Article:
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Tiny mini-PC runs Linux and Android on i.MX6 SoC

Jul 15, 2013 — by Eric Brown 13,887 views

CompuLab announced a tiny mini-PC based on a 1.2GHz, single-, dual-, or quad-core Freescale i.MX6 system-on-chip. Supported with Ubuntu and Android, the 5.3 x 3.9 x 0.8-inch Utilite offers up to 4GB RAM and up to a 512GB internal SSD, as well as dual gigabit Ethernet ports, dual serial ports, five USB 2.0 ports, and dual-head HDMI and DVD-D, all starting at $99.

In 2011, CompuLab helped spawn a new genre of ARM-based mini-PCs with its remarkable Trim-Slice, the first mini-PC to offer a smartphone-class Cortex-A9 processor. The company now offers five versions of the dual-core Nvidia Tegra 2-based Trim-Slice ranging from $213 for a barebones version to $338 for a high-end H250 model with a 250GB hard drive. The company also sells a range of x86-based Fit-PC and Intense-PC mini-PCs.

CompuLab Utilite ARM powered mini-PC
(click image to enlarge)


Now, CompuLab is promoting the Utilite as the next-generation heir to the Trim-Slice. Just slightly larger than the Trim-Slice, the Utilite is designed for applications such as media players, IPTVs, infotainment systems, digital signage, and thin client and small-footprint desktop replacements, says CompuLab.


Block diagrams: Utilite mini-PC and i.MX6 SoC
(click images to enlarge)


The Utilite moves up to the Freescale i.MX6 SoC, which is available here in single-, dual-, or quad-core versions. Like the Tegra 2, the i.MX6 uses Cortex-A9 cores, but it’s a newer generation that also includes support for ARM’s NEON extensions. In addition, the i.MX6 provides better integrated graphics with its Open GL ES 2.0 ready Vivante GC2000 GPU, as well as improved video processing that supports multi-stream 1080p H.264, VC1, RV10, DivX decoding. All told, the dual-core, 1.2GHz i.MX6 should be somewhat faster than the older Tegra 2, and in most applications, the quad-core model should be considerably zippier.

The Utilite supports up to 4GB of DDR3 RAM instead of the 1GB available with the Trim-Slice. It dispenses with the earlier full-sized SD slot, but it offers a microSD slot that can be loaded with up to 128GB of flash memory, as well as an optional SATA solid state drive (SSD) of up to 512GB. As before, there are HDMI and DVI-D ports that can be operated in dual-head mode, both offering resolutions of up to 1920 x 1200 pixels.

Utilite front and rear controls and connections


Compared to the Trim-Slice (pictured at right; click to enlarge), there are a pair of gigabit Ethernet and RS232 ports instead of one each, enabling it to support a wider range of vertical applications, such as signage and in-vehicle infotainment (IVI) systems. The other I/O is similar, including WiFi, Bluetooth, S/PDIF audio ports, and five USB ports. Two USB 2.0 host ports and a micro-USB OTG are located on the front, while two more USB 2.0 ports are on the rear.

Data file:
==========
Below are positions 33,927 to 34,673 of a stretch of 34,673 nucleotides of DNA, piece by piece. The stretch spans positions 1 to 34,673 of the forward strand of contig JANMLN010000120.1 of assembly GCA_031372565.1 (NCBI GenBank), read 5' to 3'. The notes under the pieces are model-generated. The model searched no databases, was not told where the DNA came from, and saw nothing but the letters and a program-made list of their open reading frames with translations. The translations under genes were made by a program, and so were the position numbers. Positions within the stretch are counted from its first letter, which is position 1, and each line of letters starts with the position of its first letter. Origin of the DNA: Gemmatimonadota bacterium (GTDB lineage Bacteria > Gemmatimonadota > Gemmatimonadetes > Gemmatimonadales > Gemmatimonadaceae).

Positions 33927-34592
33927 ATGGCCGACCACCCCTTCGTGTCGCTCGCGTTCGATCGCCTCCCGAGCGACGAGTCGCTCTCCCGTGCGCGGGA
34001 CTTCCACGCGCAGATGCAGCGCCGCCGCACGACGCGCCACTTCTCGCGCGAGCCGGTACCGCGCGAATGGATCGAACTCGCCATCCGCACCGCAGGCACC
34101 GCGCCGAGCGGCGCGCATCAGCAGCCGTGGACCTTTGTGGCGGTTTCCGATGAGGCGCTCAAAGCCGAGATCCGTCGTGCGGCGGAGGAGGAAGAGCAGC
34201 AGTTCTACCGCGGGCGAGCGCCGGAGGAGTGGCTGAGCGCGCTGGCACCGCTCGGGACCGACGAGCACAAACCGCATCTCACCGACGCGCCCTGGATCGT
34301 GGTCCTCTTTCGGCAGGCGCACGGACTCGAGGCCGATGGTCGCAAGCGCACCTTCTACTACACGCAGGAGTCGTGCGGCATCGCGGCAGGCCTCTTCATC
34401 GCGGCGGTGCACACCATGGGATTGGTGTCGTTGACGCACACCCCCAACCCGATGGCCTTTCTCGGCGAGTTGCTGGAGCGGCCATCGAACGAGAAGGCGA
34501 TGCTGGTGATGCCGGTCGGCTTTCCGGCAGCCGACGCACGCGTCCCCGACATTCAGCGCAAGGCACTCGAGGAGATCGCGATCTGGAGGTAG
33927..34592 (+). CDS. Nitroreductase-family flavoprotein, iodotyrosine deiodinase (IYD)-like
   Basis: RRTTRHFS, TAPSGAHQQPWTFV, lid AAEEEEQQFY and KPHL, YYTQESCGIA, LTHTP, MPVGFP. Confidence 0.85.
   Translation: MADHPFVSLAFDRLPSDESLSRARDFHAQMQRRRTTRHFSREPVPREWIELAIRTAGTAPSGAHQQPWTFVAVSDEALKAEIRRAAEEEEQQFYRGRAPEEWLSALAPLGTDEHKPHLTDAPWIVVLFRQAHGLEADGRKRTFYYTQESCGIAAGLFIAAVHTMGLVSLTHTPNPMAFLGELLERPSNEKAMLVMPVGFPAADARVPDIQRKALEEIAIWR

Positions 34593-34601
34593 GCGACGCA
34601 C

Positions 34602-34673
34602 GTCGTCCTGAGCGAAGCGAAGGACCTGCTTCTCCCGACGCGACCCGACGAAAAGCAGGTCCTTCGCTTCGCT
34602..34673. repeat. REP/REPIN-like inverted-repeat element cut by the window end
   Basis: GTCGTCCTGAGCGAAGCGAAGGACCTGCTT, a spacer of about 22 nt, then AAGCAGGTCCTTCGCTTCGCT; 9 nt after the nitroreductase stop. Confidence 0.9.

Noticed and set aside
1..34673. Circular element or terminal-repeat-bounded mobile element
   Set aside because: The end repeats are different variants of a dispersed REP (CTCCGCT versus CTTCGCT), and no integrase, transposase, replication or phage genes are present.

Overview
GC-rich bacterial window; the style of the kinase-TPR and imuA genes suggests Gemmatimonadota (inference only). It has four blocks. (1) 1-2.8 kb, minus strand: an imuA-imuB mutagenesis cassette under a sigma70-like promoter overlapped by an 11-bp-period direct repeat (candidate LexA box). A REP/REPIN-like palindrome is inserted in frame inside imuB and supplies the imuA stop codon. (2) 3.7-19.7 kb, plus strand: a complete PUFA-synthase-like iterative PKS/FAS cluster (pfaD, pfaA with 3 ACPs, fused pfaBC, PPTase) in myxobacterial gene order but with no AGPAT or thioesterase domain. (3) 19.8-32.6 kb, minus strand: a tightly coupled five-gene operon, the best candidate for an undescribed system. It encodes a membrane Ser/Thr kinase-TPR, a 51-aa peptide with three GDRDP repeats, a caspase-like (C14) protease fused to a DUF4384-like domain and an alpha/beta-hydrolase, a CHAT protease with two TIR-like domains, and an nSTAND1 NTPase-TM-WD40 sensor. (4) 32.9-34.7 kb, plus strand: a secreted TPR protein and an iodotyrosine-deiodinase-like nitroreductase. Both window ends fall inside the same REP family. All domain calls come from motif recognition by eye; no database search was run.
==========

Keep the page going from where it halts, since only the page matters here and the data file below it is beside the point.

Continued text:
Power consumption is listed at 3-8 Watts instead of the Trim-Slice’s 3 Watts, although it’s unclear how much of that range is attributed to the quad-core version. The tiny desktop device implements a “zero-screws” housing, enabling easy access. Utilite will be offered with “fully featured, desktop-grade” Ubuntu Linux or Android operating systems, says CompuLab, which adds that it “intends to collaborate closely with the open-source community.”

Specifications listed for the Utilite include:

  • Processor — Freescale i.MX6Quad (4x Cortex-A9 cores @ up to 1.2GHz with Vivante GC2000 3D/2D graphics and video acceleration)
  • Memory/storage:
    • up to 4GB DDR3-1066 RAM
    • up to 512GB mSATA SSD
    • micro-SD (SDXC) slot for up to 128GB
  • Display — dual-head HDMI 1.4 and DVD-D at up to 1920 x 1200 @ 60Hz
  • Networking — 2x gigabit Ethernet ports
  • Wireless — 802.11b/g/n WiFi (single antenna); Bluetooth 3.0
  • Other I/O:
    • 4x USB 2.0 host (2x front-facing)
    • micro-USB OTG (front facing)
    • 2x RS232 ultra mini serial connectors (1x front-facing)
    • S/PDIF stereo line-out, line-in
  • Power — unregulated 10-16 VDC input; 3-8W consumption depending on configuration and load
  • Operating temperature — 0 to 45° C
  • Dimensions — 5.3 x 3.9 x 0.8 inches (135 x 100 x 21mm)
  • Operating system — Ubuntu Linux; Android

Compulab says pre-sales for the Utilite mini-PC will begin in August, but company has not said when it expects to begin shipping the product. Pricing starts at $99, although this is likely the single-core model with limited storage and memory. More information may be found at CompuLab’s Utilite product page.

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